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**RE: Statistical analysis: implications of the paper of Eklund et al?**Jul 11, 2019 11:07 AM | Stephen L. -

*Coma Science Group, GIGA-Consciousness, Hospital & University of Liege*RE: Statistical analysis: implications of the paper of Eklund et al?

Dear Jeff,

Glad my reply could be helpful, if it can save some time and help getting more robust results, that's great!

About what CONN is doing internally to calculate non-parametric results, what CONN is doing has changed since v18a, here are my personal note comparing the various approaches:

------------

For more infos on this implementation in CONN since v18a: https://www.nitrc.org/forum/forum.php?th...

So essentially, CONN has always been using permutation by sign flipping of the residuals, which is considered the best approach, but for single case studies it yielded some issues, so CONN devised a new approach by applying a full multiplication by a random orthogonal matrix, which is essentially the same thing but the latter seems to be more robust and flexible than the former approach (and I guess also faster since processors and in particular MATLAB is optimized for matricial operations thanks to to BLAS).

In practice, on a few studies I did, I can confirm the results were the same for group analyses, but better for single case studies (whereas before they were nonsensical). This is no proof in the general case, and it would be awesome if Alfonso could publish a paper about it, but as of now there is no reference for this particular approach to my knowledge (but maybe Alfonso can give more infos?).

Hope this helps,

Best regards,

Stephen

Glad my reply could be helpful, if it can save some time and help getting more robust results, that's great!

About what CONN is doing internally to calculate non-parametric results, what CONN is doing has changed since v18a, here are my personal note comparing the various approaches:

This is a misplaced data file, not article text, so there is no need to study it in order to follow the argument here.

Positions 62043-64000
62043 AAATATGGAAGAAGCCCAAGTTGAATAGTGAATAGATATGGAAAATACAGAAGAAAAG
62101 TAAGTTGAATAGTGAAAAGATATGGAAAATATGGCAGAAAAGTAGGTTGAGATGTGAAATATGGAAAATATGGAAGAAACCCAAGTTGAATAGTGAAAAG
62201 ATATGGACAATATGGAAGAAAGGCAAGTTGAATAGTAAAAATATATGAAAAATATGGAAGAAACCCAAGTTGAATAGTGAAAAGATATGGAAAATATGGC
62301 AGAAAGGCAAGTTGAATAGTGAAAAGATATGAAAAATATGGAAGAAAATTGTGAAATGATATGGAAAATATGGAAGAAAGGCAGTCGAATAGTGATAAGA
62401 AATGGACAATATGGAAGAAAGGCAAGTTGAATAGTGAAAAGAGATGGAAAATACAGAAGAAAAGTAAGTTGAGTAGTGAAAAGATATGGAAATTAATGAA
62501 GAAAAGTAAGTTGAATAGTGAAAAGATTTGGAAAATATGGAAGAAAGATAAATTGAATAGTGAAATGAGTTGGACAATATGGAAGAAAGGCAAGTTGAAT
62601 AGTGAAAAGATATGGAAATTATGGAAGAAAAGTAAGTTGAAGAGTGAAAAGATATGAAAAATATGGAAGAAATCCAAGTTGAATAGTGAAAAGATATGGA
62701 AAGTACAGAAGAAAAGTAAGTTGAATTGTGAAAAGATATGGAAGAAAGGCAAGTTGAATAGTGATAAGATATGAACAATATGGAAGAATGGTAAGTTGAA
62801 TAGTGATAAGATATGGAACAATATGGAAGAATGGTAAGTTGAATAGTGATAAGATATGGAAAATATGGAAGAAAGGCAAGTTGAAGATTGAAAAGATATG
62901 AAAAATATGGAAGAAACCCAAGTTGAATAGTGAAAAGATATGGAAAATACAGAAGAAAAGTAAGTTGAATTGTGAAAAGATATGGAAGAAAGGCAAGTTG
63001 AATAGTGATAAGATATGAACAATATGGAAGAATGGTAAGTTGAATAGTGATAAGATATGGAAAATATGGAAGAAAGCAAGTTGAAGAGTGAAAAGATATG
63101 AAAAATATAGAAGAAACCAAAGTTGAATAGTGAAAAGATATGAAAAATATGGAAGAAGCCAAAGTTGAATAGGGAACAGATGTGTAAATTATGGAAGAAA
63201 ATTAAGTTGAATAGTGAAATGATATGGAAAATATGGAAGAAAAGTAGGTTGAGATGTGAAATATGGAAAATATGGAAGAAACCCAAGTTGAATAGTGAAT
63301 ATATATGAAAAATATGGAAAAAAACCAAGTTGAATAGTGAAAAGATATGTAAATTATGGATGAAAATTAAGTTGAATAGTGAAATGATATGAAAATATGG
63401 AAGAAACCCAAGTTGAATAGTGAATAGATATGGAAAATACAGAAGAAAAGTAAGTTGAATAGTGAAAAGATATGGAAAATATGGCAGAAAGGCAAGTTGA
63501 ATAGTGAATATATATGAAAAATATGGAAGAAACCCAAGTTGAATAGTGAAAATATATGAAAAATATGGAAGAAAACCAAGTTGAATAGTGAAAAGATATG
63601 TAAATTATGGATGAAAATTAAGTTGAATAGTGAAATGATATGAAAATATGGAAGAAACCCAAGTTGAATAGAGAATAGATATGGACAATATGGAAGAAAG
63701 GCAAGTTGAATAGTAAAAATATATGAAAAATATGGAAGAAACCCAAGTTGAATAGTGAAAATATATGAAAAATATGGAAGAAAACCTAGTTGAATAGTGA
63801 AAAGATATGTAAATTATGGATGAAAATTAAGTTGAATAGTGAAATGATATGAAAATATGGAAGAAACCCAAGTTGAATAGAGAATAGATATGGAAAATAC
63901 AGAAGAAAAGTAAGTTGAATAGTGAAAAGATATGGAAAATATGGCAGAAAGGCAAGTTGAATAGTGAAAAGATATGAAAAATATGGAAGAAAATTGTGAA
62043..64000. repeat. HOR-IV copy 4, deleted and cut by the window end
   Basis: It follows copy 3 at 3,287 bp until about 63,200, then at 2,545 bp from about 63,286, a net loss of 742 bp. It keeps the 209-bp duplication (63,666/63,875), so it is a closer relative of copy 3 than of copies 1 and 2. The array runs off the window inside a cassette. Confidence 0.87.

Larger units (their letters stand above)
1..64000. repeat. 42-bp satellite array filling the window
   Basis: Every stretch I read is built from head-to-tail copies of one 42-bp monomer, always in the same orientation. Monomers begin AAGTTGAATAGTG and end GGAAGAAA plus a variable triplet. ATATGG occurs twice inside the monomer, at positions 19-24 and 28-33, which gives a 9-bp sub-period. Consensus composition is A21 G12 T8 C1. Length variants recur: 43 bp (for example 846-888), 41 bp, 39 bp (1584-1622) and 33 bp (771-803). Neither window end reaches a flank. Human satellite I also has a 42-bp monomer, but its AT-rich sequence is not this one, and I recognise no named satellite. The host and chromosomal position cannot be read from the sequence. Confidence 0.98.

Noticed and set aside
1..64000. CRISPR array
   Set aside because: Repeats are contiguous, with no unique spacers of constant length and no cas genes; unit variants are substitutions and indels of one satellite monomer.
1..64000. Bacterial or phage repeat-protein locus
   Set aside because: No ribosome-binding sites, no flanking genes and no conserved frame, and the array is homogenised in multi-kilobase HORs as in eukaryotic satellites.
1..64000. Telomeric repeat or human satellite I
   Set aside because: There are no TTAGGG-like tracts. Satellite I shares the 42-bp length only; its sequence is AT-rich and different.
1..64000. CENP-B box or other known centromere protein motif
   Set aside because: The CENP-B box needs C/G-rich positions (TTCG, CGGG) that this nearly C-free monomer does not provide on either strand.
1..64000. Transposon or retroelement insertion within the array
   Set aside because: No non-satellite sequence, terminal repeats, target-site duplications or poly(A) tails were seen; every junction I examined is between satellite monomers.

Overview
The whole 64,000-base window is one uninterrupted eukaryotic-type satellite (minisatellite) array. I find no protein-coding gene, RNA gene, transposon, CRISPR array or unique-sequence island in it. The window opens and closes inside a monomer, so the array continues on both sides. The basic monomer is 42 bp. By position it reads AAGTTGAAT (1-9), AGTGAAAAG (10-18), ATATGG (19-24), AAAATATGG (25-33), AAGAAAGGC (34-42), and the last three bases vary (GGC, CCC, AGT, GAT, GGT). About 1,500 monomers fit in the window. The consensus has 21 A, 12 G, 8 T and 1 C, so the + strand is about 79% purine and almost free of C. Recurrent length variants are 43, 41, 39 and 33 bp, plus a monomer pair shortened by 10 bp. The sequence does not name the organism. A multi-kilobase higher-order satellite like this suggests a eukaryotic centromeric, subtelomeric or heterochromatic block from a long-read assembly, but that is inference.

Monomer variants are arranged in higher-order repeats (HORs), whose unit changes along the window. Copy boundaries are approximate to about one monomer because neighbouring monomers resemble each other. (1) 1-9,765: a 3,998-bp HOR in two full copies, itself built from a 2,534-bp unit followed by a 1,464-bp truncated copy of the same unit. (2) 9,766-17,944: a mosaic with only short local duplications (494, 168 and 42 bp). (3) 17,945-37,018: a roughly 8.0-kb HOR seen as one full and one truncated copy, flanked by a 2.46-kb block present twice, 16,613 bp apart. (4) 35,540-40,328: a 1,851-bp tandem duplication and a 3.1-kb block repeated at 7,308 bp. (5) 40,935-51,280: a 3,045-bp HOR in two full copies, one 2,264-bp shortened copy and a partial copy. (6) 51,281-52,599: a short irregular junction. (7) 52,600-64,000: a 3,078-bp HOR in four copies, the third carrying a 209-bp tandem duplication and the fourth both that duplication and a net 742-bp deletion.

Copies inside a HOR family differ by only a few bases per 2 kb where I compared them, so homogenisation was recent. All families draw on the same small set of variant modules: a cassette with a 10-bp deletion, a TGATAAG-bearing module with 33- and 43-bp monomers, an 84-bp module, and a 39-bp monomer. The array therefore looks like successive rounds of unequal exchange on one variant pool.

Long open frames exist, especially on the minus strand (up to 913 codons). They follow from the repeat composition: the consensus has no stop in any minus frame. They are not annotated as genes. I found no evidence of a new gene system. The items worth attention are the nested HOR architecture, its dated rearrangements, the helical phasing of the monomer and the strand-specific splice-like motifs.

------------

Permutation-based options can be implemented on
any NIfTI file using SnPM in SPM, randomise in FSL, or FSL PALM
(also affiliated with FSL but standalone script), Eklund's BROCCOLI
package, mri_glmfit-sim in FreeSurfer (or future in QDEC, see
attached PPT), CONN for fmri (similar approach to PALM,
state-of-the-art and generic), VBM/CAT for T1 voxel-based
morphometry. In practice, there are two main approaches for
non-parametric permutation-based correction: permutation of
residuals (FSL PALM, CONN) which is more generic, or "whole-data"
permutation (SnPM, BROCCOLI), which a permutation approach requires
different permutation schemes for different sorts of analyses and
it does not apply to certain scenarios (e.g. one-sample t-test).
However, even permutation of residuals can have shortcomings in
practice, such as the inability of the "sign-flipping" procedure to
build the proper null distribution for the group that contains a
single sample/subject (in the case of a single-case study, one
patient vs a group). The "fix" that Alfonso introduced in CONN
v18a, instead of flipping the signs (or permuting) the residuals,
does a full multiplication by a random orthogonal matrix (since
both permutation and sign-flip operations can be considered
special-cases of an orthogonal transformation, and orthogonal
transformations are the most general class of transformations
guaranteeing that the randomized data has exactly the same spatial
covariance structure as your original data).

-------------For more infos on this implementation in CONN since v18a: https://www.nitrc.org/forum/forum.php?th...

So essentially, CONN has always been using permutation by sign flipping of the residuals, which is considered the best approach, but for single case studies it yielded some issues, so CONN devised a new approach by applying a full multiplication by a random orthogonal matrix, which is essentially the same thing but the latter seems to be more robust and flexible than the former approach (and I guess also faster since processors and in particular MATLAB is optimized for matricial operations thanks to to BLAS).

In practice, on a few studies I did, I can confirm the results were the same for group analyses, but better for single case studies (whereas before they were nonsensical). This is no proof in the general case, and it would be awesome if Alfonso could publish a paper about it, but as of now there is no reference for this particular approach to my knowledge (but maybe Alfonso can give more infos?).

Hope this helps,

Best regards,

Stephen

## Threaded View

Title | Author | Date |
---|---|---|

Mickael Tordjman |
Jul 10, 2019 | |

Stephen L. |
Jul 10, 2019 | |

Jeff Browndyke |
Jul 11, 2019 | |

Stephen L. |
Jul 11, 2019 | |

Mickael Tordjman |
Jul 11, 2019 | |